The lyrics seem to suggest that the beloved, who is made of clay, is earthbound, and, well, common. The lover, on the other hand, is not only an 'artist' who has 'known the true gods of sound and clay,' but an 'angel,' apparently godlike. The lover’s lack of humility here is matched by his petulance in the penultimate stanza: 'I gave her gifts of the mind I gave her the secret sign.' Oh, you silly girl, the speaker seems to crow, for who indeed could resist, not just poems, but 'the secret sign,' an unfortunate phrase which is akin in my mind to a misplaced masonic handshake? How very Henry Higgins!

And yet, the tone in the various sung versions is anything but arrogant or spiteful or malicious. In fact, it’s hard to pin down, possibly because there is a general clumsiness to the poem that endearingly undercuts the denouement. Not only is the syntax convoluted in places—try singing the lyrics, and you don’t know where to put the emphasis—but some of the rhymes are obsessive and throwaway. 'Too much' is paired with 'such and such,' and the line, 'The Queen of Hearts still making tarts and I not making hay' is both arresting and silly. Here is the heart of the poem, so to speak, according to my band mate, Shane Dunne, and I see his point: I am moved by these images even as I cringe.

Not long ago, my group, The Kingston Ceili Band recorded On Raglan Road. We had just received some bad news about one of our fiddlers, and as a way of coping and of honouring our mate, we made music. Perhaps it was the sense of impending loss that made me hear the song differently.  I was struck, not by the poem’s flaws and inconsistencies, but by its beauty. The specificity of place -- 'On Raglan Road on an autumn day' and 'Grafton Street in November' -- acts to ground and transform the poem’s raw, complicated emotions. And Kavanagh meant the poem to be sung: the exquisite tune that he had in mind during the writing of the ballad lifts and shapes and releases his creation.  Have a listen…

(Click here for mobile version)

This essay is dedicated to Maggie McIver, fiddler extraordinaire.
          --- Anne Archer 

November 1, 2019


Klaus Pfeiffer, by permission

November, and here in the northern hemisphere, days are getting shorter. Light is thin and clear, or thin and grey; all but the most tenacious of leaves are down. Storms are predicted. It's the time of year some say the walls between living and dead are at their most fragile.

I dig out my painted La Catrina tile, build a little shrine with my love, light candles early. Time itself feels fragile -- a moment ago, wasn't it yesterday, wasn't I just stepping across the threshold of school on my first day? Wasn't I sitting beside my father, saying goodbye, saying hello?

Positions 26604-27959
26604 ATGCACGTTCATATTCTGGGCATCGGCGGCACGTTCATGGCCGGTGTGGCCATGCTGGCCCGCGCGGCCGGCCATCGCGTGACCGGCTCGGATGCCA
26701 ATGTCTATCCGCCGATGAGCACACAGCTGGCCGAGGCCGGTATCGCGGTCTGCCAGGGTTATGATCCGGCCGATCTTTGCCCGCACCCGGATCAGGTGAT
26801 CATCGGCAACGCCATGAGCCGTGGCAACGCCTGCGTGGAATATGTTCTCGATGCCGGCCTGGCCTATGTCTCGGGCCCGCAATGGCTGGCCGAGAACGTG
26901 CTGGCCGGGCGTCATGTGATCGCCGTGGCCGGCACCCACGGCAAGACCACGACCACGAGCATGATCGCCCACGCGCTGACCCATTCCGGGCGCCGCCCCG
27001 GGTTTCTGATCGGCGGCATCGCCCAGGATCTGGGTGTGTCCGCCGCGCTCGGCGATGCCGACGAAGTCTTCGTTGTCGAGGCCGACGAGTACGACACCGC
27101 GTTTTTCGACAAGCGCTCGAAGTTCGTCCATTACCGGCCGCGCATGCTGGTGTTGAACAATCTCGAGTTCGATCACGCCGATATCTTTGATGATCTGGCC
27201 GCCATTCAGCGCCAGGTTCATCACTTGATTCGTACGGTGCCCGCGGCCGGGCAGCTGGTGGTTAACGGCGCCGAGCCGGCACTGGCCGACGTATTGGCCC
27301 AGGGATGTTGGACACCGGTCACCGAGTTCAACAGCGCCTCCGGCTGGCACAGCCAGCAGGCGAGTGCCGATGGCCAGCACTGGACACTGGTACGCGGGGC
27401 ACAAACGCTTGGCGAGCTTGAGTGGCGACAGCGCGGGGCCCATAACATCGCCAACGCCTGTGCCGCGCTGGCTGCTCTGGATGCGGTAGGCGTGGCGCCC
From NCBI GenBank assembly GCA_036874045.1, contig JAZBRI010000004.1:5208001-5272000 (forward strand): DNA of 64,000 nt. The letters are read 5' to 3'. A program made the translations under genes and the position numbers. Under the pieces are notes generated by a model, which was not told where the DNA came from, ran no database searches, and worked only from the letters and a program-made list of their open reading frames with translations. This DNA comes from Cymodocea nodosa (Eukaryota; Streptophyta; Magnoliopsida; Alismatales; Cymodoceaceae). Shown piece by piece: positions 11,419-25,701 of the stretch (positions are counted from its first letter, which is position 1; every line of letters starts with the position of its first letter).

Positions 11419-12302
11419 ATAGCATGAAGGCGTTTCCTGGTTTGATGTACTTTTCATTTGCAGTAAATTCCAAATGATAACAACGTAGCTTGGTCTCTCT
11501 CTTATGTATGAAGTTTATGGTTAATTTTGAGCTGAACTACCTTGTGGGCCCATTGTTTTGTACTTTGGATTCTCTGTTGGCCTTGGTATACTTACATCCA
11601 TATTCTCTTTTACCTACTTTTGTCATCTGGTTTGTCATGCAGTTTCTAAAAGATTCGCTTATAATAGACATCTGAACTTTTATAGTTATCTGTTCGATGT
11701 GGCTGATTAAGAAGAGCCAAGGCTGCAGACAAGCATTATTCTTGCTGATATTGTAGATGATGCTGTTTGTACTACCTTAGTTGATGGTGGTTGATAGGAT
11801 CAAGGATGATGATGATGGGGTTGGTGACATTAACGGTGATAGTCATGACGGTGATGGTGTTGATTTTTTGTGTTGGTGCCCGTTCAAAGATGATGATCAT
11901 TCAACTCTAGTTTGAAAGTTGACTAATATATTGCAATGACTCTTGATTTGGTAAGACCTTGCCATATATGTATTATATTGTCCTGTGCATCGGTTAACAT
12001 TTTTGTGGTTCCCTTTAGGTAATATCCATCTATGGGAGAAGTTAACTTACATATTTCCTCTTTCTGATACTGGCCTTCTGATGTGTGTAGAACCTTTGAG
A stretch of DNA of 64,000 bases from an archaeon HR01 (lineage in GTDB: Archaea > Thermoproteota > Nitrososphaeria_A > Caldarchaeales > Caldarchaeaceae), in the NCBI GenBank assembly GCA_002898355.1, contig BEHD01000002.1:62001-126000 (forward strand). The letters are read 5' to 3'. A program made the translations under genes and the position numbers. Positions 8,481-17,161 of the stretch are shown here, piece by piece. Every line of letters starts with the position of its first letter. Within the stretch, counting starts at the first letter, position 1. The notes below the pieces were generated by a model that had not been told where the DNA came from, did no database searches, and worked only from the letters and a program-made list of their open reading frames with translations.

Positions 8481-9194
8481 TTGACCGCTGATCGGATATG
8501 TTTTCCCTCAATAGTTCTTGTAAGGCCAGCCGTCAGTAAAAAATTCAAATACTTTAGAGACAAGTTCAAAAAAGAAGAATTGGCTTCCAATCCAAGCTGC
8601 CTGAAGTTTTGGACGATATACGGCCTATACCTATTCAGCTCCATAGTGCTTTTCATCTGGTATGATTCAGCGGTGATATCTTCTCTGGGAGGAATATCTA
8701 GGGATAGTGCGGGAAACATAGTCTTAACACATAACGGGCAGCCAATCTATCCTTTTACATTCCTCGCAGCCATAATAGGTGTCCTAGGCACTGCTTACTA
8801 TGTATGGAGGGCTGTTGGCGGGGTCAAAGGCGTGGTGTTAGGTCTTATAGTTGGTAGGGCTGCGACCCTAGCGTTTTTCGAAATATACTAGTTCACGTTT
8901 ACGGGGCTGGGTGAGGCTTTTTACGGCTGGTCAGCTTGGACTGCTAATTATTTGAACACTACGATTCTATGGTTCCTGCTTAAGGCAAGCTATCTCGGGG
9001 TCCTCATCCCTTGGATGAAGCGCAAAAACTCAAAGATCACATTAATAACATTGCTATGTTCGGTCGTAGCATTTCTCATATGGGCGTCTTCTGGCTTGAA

Almost by accident I found three poems by Mexican poet Carmen Boullosa, whose work is new to me, in the journal Latin American Literature Today. I fell in love with those poems. Here is one.


     Everything rushes
                                   (the fish, the ant)
     and I toward the tomb,
                                   my final crinoline.

     I run, from the basting and the grammar of my dresses
                                  (great crinoline),
     toward the laughter drawn on the dead man's skull.

     "Goodbye," her final words. "Death to the power of the crinoline!"

     I travel aboard my tomb,
                                                     in a crinoline my entire life.

     said the fish,
     "I'm out of here in a crinoline."

     It journeyed and journeyed,
     the whale;
     the sea was its crinoline.

     Everything rushes,
     and I to my tomb
     to take off my crinoline.

     From the governance of the crinoline,
     they take from me an oar
                                                          and a chocolate.

                    -- Carmen Boullosa, translated by Lawrence Schimel

And this, which lives inside me, though I'm completely incapable of memorizing poems, by the great Wisława Szymborska. 


     Against a grayish sky
     a grayer cloud
     rimmed black by the sun.

     On the left, that is, the right,
     a white cherry branch with black blossoms.

     Light shadows on your dark face.
     You'd just taken a seat at the table
     and put your hands, gone gray, upon it.

     You look like a ghost
     who's trying to summon up the living.

     (And since I still number among them,
     I should appear to him and tap:
     good night, that is, good morning,
     farewell, that is, hello.
     And not grudge questions to any of his answers
     concerning life,
     that storm before the calm.)
                -- Wisława Szymborska, translated by Stanislaw Baranczak and Clare Cavanagh

Images of "Twenty Views of the Lachine Rapids" by Klaus Pfeiffer/by permission